You’re at your local craft beer bar and you look up at the draft options for the day, obviously written in chalk. Your eyes glaze over the name and straight to the listed alcohol by volume. Spotted: 12 percent alcohol by volume beer. It’s a winner. Yet when it gets to you, it’s in a smaller glass than you were expecting. That high alcohol pint is actually a high-alcohol, eight-ounce serving. What gives?

Bars and restaurants can serve your beer in whatever size they please. The decision to size down (or up, because that can be the case as well) generally depends on three factors: the alcohol by volume, price, and custom glassware.

The most likely time you’ll receive a smaller glass is when the beer is more than seven percent alcohol by volume. It’s the same reason why bars don’t give you five-ounce shots of liquor or 10 ounces of wine. More alcohol means that it takes less of the beverage to equate to a standard drink (one point five ounces of liquor, five ounces of wine, 12 ounces of beer). But if that beer is 12 percent alcohol by volume, then it’s more like a wine in terms of how much alcohol is in it; hence the smaller glass.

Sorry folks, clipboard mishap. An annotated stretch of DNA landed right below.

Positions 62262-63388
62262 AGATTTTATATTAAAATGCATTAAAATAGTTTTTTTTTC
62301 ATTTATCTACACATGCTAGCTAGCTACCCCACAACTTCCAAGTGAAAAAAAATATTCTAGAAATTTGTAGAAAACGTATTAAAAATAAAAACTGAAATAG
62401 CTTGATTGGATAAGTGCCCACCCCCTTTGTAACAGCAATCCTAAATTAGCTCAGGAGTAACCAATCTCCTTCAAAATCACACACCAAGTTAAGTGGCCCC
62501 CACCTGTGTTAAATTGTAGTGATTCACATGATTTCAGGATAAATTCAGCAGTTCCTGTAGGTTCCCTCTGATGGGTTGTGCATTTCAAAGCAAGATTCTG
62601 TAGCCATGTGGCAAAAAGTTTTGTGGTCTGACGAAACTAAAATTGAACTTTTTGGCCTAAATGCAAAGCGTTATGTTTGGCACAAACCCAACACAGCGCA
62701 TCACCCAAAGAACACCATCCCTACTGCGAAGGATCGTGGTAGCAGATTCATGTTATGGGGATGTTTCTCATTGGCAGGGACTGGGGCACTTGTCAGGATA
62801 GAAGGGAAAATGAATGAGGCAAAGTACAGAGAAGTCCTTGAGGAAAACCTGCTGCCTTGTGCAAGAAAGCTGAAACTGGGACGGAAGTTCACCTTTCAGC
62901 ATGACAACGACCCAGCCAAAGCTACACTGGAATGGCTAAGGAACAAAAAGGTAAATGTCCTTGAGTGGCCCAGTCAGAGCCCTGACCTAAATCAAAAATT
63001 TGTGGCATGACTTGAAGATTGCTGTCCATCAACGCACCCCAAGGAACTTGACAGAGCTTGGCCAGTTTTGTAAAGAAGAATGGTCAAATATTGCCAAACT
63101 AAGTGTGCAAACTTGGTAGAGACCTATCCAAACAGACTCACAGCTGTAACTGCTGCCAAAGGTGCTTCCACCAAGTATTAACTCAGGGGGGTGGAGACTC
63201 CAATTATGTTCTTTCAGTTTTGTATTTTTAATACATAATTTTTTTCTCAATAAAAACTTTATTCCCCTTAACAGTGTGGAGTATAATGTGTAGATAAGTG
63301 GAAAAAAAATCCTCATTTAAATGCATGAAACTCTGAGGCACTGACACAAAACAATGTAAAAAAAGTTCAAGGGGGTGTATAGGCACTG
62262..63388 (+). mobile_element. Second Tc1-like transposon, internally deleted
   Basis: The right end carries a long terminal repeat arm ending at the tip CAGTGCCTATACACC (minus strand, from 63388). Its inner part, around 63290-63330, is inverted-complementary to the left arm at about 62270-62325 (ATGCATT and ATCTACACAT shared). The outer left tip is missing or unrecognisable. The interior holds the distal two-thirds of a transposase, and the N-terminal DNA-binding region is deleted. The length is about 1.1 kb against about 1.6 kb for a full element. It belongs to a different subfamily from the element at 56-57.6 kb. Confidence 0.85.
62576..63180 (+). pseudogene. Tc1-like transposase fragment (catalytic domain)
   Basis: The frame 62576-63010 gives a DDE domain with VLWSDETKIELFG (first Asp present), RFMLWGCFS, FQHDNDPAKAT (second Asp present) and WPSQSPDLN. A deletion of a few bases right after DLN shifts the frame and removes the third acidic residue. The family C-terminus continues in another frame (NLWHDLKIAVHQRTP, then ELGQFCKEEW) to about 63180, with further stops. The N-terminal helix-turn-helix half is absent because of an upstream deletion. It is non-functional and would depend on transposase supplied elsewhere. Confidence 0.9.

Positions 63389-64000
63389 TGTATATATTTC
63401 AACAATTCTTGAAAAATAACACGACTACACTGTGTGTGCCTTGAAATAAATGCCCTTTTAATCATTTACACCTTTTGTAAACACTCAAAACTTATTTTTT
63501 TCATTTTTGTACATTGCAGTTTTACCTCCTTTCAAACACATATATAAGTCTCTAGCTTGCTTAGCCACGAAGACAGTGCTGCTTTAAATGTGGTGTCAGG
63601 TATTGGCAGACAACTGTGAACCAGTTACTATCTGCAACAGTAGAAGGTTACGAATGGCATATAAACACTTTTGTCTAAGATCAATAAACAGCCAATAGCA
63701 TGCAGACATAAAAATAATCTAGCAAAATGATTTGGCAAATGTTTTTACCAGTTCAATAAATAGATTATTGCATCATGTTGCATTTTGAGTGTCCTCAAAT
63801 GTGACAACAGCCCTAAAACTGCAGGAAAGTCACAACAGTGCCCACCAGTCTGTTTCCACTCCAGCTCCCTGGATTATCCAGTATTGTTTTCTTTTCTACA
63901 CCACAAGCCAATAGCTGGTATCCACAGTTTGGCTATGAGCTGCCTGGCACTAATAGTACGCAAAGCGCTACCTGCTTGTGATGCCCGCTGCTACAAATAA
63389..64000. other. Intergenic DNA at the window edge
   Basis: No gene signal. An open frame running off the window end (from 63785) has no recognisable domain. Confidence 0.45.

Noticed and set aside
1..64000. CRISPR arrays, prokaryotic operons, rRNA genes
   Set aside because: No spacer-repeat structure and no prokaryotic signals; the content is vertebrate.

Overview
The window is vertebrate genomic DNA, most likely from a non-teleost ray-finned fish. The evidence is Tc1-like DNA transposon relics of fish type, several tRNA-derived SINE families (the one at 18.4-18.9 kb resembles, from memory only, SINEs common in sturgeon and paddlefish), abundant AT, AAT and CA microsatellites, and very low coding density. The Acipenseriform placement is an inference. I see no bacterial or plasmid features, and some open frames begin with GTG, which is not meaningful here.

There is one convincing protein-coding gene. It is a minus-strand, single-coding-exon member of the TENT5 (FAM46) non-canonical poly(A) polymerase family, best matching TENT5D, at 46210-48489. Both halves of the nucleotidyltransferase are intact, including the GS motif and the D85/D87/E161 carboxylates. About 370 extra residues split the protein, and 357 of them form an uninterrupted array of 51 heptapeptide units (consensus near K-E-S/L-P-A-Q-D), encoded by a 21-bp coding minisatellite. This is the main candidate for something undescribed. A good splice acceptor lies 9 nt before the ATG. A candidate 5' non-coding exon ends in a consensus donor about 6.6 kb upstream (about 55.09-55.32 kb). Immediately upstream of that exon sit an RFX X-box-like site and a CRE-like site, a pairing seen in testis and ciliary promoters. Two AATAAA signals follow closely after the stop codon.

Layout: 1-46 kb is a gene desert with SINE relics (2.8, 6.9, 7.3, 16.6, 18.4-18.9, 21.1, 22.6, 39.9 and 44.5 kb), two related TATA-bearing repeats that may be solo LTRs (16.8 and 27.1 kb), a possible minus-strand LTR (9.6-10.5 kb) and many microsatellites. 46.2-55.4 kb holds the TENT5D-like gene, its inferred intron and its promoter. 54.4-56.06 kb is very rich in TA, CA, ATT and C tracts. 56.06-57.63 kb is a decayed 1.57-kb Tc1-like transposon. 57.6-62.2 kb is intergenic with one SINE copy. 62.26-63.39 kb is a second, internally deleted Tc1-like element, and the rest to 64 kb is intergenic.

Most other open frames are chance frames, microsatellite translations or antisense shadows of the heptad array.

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Smaller servings can also come about when the beer is a specialty craft beer. Smaller producers sell beer at a higher price for many reasons, including better ingredients. The only problem is that people aren’t used to paying the $15 it would cost for 12 ounces of said beer at the bar. So the bar serves eight ounces instead and drops the cost.

Finally, your beer might be in a smaller glass because people can get particular about the type of glassware their beer is served in (even though fancy glassware doesn’t necessarily change the taste of a beer). A tulip glass that is wide at the bottom, thin near the middle, and then flares at the top, for example, holds the foam head of a double IPA better than a pint glass. That allows you to take in all the aromatics that make the beer great. It also happens to hold around eight ounces.

So before you go ahead and order the highest alcohol beer or the most crafty beer you see on the menu, ask how big the serving size is. No one likes a small surprise when it comes to beer servings.